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The work of nominating a candidate for President was taken up on the third day-May 18. On the first ballot, William H. Seward led Lincoln by 53% votes, on the second by only 3%; on the third, Lincoln received 2311⁄2 votes to 180 for Seward-all others receiving 532 votes. Before the result was announced, Lincoln's vote had increased to 354, and he was finally nominated unanimously amid the wildest enthusiasm. Lincoln received the announcement of his nomination in the editorial room of "The State Journal" at Springfield, and, after receiving the congratulations of his friends, withdrew to inform his wife of the result.

The succeeding campaign was one of great earnestness and enthusiasm on the part of his political friends in all the Northern States, and one of intense bitterness on the part of his enemies, especially in the

South. He was described in the partisan press as rude, ignorant, and uncultivated to the last degree, and pictured as a "baboon," and even painted as a sot and drunkard after his election, in spite of his abstemious habits. The election in November gave him a plurality of the popular v.te and 180 electoral votes out of 303, although not a single vote was returned for him from ten Southern States.

From this point the history of his life is the history of his country. On the morning of February 11, 1861, he left his home at Springfield to assume the duties of his office at Washington. Standing on the rear platform of the train at the depot of the Great Western (now the Wabash) Railroad, he addressed his friends and neighbors, who had assembled to witness his departure:

"My Friends: No one not in my position can realize the sadness I feel at this parting. To this people I owe all that I am. Here I have lived more than a quarter of a century. Here my children were born, and here one of them lies buried. I know not how soon I shall see you again. I go to assume a task more difficult than that which has devolved upon any other man since the days of Washington. He never would have succeeded except for the aid of. Divine Providence, upon which he at all times relied. I feel that I cannot succeed without the same divine blessing which sustained him; and on the same Almighty Being I place my reliance for support. And I hope you, my friends, will all pray that I may receive that divine assistance, without which I cannot succeed, but with which success is certain. Again, I bid you an affectionate farewell."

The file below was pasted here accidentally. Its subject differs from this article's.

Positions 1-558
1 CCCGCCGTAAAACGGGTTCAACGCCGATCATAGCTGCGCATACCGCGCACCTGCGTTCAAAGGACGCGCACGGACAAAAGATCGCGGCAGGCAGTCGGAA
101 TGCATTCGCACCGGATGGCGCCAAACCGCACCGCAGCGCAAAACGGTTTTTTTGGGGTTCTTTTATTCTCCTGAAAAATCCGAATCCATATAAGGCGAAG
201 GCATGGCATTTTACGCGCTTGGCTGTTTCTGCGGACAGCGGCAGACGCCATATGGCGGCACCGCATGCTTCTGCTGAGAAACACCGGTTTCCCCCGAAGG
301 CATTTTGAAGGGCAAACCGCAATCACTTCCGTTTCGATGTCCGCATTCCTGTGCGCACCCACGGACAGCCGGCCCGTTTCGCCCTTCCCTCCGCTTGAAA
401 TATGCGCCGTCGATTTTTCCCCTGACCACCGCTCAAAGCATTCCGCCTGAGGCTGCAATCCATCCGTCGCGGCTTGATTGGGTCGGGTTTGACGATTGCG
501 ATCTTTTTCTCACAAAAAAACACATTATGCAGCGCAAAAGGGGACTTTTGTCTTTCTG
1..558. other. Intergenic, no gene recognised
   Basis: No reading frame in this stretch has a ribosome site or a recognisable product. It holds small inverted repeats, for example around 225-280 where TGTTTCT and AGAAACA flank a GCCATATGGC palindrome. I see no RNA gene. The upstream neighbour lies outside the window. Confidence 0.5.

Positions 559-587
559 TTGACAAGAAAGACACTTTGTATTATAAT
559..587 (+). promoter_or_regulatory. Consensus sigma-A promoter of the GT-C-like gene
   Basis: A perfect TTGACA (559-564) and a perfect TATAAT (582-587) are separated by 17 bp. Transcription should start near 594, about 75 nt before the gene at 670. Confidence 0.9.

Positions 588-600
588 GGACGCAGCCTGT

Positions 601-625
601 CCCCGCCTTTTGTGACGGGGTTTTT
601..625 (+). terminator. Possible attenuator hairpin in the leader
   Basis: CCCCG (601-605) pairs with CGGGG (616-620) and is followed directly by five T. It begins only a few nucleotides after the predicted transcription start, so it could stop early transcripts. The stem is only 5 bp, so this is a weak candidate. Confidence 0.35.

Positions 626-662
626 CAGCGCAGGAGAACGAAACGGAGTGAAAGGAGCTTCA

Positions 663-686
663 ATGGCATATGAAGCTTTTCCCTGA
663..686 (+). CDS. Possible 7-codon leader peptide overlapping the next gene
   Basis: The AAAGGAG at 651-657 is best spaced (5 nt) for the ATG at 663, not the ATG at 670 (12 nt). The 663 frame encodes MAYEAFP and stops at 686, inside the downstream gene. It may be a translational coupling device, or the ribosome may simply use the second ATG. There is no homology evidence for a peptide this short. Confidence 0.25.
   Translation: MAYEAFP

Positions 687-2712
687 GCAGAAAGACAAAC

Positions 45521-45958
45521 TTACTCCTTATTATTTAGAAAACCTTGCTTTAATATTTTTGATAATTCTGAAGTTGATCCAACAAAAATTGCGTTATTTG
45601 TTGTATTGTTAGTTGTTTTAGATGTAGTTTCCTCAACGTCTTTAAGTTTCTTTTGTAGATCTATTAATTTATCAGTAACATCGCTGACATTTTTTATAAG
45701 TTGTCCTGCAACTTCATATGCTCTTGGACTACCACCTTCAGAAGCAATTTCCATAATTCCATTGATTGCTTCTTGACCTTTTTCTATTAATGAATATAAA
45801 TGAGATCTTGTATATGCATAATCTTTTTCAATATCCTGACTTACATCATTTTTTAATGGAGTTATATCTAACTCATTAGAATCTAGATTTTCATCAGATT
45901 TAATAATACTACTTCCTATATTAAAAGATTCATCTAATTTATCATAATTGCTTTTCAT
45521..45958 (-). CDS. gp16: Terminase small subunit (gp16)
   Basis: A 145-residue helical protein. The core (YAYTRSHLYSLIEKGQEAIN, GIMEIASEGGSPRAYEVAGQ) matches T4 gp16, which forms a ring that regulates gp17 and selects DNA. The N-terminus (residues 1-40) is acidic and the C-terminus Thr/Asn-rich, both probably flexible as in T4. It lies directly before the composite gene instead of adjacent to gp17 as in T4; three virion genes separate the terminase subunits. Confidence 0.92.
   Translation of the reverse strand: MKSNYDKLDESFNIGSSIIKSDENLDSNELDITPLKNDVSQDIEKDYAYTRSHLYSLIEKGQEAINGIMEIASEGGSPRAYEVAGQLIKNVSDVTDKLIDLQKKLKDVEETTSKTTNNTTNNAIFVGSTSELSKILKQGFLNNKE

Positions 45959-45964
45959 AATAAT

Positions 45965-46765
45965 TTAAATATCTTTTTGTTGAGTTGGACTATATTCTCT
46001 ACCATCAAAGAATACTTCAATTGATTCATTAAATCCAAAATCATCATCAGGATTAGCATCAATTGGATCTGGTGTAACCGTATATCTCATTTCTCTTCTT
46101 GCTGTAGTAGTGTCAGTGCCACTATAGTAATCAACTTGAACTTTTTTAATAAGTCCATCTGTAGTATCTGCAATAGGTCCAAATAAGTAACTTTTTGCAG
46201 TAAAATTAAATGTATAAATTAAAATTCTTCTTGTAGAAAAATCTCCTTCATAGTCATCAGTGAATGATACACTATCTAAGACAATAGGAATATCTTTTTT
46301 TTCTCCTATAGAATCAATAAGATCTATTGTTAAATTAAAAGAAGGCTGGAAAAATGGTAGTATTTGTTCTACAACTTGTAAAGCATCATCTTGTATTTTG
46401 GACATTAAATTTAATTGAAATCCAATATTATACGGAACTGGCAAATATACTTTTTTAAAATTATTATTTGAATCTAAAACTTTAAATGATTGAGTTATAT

No man ever spoke with profounder earnestness, or from a conscience stirred to deeper feeling by the burden of responsibility which had been placed upon his shoulders by the choice of the people. His route on the way to the National Capital lay through the States of Indiana, Ohio, New York, New Jersey, and Pennsylvania, and, at nearly every important station, immense throngs were gathered to greet him and bid him Godspeed in the cause he had undertaken. The discovery of a plot to assassinate him in Baltimore led to a change of the program of his journey at Harrisburg, and he passed through Baltimore at night in company with Ward H. Lamon and Allan Pinkerton, the detective, arriving at Washington in safety on the morning of February 23.

At that time the National Capital was full of leaders of secession, and unrest and mutual suspicion prevailed everywhere. Already seven States had adopted ordinances of secession, and four more soon followed their example.

Mr. Lincoln's inaugural address was a touching appeal to stand by the Union, but, so far as the great bulk of the Southern people were concerned, it fell upon deaf ears. Then came four years of civil war with all its horrors. These were years of the deepest gloom and anxiety for Mr. Lincoln, but he never swerved from the duty he had assumed on the day of his inauguration, to "preserve, protect, and defend" the Union.

The fall of Fort Sumter, the disaster at Bull Run, the reverses at Fredericksburg and Chancellorsville, and the long wait of McClellan at Manassas and in the Valley of the James-though counterbalanced by the